Ancient Mesopotamia Class System

Instructor: Kevin Newton

Kevin has edited encyclopedias, taught middle and high school history, and has a master's degree in Islamic law.

Just like the ziggurats that dotted its landscape, the social class system of ancient Mesopotamia was highly stratified. This lesson shows the major classes within that society.

Classes like a Ziggurat

Chances are when you think of Mesopotamia, one of the first things to come to mind is a Ziggurat, one of those tall mud-brick structures that dotted the Sumerian and Babylonian skylines. They were sharply divided into various layers. Interestingly enough, this provides us with the same social structure of the Ancient Mesopotamians. In this lesson, we're going to look at how these earliest states in Mesopotamia organized their societies into sharply stratified, multi-layered communities.

A Ziggurat

The Top

Of course, at the top of our social ziggurat is the king and the royal family. However, it's really important to remember that these states were relatively small. Most of them could fit inside an area of a few hundred square miles. That means that while the royal family was at the top, it wasn't that far removed from the next level of society.

That level was comprised of the nobility of the Mesopotamian world, namely the priests and the military commanders. With such small warring states, it's pretty obvious why military commanders got so much respect. Their skills were constantly in need in order to protect the boundaries of the state. As we will see soon, that protection was in everyone's best interest. The priests, on the other hand, were equally important. Not only were they able to interpret signs from the heavens, but they were also the most literate members of society. As such, often priests played an important administrative role.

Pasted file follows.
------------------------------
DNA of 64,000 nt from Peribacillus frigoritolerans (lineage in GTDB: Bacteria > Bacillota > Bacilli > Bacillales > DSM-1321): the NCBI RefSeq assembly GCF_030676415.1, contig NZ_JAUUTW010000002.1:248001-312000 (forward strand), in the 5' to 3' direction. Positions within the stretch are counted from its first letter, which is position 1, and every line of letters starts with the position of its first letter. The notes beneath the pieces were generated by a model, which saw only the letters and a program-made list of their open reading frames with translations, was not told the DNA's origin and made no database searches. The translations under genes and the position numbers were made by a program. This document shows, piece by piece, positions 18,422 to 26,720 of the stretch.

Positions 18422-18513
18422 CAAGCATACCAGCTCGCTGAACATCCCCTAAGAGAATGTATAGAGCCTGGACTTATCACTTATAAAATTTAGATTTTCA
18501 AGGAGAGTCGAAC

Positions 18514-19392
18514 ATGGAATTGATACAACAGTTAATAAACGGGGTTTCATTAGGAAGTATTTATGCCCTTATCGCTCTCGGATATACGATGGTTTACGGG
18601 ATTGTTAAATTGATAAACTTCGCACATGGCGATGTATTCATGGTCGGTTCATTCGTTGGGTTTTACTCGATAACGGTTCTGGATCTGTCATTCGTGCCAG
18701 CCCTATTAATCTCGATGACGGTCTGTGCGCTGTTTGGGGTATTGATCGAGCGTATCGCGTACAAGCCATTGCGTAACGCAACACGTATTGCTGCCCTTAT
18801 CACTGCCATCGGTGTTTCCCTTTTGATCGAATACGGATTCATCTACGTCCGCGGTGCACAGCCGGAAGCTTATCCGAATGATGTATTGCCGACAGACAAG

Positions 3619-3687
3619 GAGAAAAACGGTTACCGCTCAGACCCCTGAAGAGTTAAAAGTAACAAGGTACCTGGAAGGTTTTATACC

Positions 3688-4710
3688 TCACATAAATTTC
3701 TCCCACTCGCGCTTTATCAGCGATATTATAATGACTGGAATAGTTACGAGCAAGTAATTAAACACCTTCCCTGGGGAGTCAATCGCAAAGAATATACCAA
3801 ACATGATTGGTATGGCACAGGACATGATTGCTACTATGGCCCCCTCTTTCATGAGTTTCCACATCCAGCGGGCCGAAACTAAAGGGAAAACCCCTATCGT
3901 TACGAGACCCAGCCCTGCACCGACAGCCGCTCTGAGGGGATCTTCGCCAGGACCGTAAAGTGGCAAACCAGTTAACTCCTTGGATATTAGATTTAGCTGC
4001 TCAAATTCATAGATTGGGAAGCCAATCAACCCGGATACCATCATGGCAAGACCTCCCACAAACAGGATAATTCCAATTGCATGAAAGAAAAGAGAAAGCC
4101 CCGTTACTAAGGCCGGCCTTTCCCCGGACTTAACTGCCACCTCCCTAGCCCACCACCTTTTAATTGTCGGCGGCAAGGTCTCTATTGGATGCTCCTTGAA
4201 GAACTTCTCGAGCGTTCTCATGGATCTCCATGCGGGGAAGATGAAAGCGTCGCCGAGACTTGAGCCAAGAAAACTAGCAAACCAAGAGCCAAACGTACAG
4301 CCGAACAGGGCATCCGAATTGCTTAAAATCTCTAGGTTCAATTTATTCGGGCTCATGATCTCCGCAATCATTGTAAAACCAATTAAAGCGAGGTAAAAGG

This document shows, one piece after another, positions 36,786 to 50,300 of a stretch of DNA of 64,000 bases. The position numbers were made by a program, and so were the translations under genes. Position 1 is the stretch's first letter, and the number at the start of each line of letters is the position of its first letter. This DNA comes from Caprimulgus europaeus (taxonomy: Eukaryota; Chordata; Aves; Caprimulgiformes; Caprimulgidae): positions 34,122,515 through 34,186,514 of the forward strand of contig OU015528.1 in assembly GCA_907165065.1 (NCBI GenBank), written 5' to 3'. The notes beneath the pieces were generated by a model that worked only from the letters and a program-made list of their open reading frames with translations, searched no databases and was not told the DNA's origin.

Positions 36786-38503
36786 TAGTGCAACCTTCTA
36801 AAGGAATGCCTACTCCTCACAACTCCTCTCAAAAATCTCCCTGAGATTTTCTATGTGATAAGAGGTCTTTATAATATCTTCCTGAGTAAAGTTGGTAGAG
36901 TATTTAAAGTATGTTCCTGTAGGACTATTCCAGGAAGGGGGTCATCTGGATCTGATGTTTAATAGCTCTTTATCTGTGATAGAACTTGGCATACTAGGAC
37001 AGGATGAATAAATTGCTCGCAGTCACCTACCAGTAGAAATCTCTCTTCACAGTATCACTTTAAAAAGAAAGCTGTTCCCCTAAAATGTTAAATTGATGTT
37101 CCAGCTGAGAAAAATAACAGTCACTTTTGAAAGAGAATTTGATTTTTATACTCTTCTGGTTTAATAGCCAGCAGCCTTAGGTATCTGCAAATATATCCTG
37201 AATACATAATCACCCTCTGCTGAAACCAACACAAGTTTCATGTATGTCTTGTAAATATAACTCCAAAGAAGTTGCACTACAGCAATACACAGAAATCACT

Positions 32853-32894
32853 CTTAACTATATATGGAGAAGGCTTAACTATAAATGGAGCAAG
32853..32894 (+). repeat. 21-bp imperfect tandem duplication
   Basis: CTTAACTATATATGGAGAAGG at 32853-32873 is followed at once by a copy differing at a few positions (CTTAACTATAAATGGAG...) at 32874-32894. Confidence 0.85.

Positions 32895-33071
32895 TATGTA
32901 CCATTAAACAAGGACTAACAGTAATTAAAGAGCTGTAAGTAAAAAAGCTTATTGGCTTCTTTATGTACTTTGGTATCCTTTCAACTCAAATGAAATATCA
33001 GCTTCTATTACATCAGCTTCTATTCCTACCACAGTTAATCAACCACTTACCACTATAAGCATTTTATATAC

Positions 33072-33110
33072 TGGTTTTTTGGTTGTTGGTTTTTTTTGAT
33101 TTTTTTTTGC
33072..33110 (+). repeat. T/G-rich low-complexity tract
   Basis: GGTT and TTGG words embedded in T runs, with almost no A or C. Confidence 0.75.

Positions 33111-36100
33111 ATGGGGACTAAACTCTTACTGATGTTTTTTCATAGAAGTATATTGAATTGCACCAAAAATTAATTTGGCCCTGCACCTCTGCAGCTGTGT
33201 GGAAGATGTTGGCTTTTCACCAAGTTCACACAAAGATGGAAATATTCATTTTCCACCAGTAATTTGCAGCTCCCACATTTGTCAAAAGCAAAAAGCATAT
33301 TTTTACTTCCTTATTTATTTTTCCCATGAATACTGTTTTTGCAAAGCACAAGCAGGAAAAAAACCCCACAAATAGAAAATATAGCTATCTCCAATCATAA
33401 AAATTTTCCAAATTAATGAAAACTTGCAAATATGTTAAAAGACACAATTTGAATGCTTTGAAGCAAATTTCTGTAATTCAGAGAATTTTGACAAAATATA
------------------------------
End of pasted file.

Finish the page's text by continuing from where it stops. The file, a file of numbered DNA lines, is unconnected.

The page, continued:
The Middle Class

Moving down the social ziggurat, we find the middle class. This was a widely ranging group of people. At one end of the class, you would find merchants whose wealth rivaled that of priests and successful generals. At the other end, you'd find modest artisans who scraped out a living little better than the lower class. Regardless, this social class did not play as important of a role in the matters of state as the class above it, but they did have valuable skills. One of the most valuable skills that some members of this class had was writing in cuneiform, the wedge-shaped lettering of many Mesopotamian languages.

A Sumerian Clay Tablet

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